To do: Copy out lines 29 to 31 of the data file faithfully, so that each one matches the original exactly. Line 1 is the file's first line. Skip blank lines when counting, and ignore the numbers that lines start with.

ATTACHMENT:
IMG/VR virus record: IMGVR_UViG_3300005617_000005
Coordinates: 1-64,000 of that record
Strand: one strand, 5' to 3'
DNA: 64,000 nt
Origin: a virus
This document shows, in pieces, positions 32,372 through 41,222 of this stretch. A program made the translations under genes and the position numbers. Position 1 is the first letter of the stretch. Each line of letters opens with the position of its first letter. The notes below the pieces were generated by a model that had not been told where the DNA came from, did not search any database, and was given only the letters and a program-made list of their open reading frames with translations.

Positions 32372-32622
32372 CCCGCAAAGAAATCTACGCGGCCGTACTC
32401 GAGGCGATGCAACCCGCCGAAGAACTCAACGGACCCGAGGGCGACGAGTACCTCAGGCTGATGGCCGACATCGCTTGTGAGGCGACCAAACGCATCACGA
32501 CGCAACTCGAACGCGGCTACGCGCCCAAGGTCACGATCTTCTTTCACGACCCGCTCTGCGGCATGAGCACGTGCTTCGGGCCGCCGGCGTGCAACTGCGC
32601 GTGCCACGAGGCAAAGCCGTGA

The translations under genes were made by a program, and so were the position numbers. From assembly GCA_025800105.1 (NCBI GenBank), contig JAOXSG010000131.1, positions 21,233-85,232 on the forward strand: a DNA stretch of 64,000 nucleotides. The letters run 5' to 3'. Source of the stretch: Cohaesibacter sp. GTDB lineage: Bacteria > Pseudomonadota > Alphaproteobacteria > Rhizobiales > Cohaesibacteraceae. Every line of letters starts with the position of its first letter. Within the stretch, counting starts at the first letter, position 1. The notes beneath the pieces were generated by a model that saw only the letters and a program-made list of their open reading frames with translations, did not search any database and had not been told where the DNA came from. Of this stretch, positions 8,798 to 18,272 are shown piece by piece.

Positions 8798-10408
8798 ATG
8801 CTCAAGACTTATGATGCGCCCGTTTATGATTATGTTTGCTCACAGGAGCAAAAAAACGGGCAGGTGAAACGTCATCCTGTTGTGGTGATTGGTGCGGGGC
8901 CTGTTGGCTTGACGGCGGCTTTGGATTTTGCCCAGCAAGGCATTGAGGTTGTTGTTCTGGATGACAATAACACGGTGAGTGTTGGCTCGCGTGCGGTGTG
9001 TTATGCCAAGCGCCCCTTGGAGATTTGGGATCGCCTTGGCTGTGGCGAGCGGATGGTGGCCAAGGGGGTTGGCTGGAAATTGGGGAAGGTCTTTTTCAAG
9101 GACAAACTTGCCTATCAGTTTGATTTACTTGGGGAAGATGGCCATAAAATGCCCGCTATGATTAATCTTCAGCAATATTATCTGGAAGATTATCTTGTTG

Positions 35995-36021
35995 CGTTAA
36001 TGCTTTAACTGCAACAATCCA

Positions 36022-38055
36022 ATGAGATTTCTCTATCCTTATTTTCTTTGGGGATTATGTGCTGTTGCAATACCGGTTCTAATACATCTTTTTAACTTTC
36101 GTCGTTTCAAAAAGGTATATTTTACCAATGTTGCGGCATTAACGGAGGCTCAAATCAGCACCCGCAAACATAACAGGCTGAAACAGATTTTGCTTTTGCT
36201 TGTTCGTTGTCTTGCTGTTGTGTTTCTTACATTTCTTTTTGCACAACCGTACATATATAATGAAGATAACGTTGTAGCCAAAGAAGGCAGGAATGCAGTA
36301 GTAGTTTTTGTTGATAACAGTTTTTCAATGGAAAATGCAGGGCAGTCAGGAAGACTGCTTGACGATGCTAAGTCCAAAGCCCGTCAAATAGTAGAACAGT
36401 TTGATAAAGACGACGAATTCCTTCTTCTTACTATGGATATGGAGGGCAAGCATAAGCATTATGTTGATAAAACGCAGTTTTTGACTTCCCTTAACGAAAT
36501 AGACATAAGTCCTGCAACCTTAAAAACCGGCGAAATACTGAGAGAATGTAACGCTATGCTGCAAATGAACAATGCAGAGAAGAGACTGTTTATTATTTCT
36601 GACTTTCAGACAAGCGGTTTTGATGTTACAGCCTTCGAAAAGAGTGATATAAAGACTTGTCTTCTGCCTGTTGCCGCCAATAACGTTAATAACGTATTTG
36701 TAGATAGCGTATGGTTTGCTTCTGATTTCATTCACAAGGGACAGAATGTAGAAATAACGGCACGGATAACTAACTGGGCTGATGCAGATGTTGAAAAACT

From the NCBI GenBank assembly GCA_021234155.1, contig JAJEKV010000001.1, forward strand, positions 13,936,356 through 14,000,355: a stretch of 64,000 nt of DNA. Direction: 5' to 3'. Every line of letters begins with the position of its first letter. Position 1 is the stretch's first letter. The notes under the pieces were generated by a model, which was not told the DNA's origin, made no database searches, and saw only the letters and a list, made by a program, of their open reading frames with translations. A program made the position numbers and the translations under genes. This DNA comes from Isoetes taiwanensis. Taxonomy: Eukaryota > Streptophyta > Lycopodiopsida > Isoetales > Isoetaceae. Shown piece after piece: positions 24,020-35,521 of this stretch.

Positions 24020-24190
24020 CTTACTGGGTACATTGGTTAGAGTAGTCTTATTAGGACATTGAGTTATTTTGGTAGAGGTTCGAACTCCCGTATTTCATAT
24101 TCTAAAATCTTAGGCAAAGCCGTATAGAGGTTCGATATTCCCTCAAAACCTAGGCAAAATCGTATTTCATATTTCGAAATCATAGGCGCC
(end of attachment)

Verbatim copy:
36601 GACTTTCAGACAAGCGGTTTTGATGTTACAGCCTTCGAAAAGAGTGATATAAAGACTTGTCTTCTGCCTGTTGCCGCCAATAACGTTAATAACGTATTTG
36701 TAGATAGCGTATGGTTTGCTTCTGATTTCATTCACAAGGGACAGAATGTAGAAATAACGGCACGGATAACTAACTGGGCTGATGCAGATGTTGAAAAACT

From the NCBI GenBank assembly GCA_021234155.1, contig JAJEKV010000001.1, forward strand, positions 13,936,356 through 14,000,355: a stretch of 64,000 nt of DNA. Direction: 5' to 3'. Every line of letters begins with the position of its first letter. Position 1 is the stretch's first letter. The notes under the pieces were generated by a model, which was not told the DNA's origin, made no database searches, and saw only the letters and a list, made by a program, of their open reading frames with translations. A program made the position numbers and the translations under genes. This DNA comes from Isoetes taiwanensis. Taxonomy: Eukaryota > Streptophyta > Lycopodiopsida > Isoetales > Isoetaceae. Shown piece after piece: positions 24,020-35,521 of this stretch.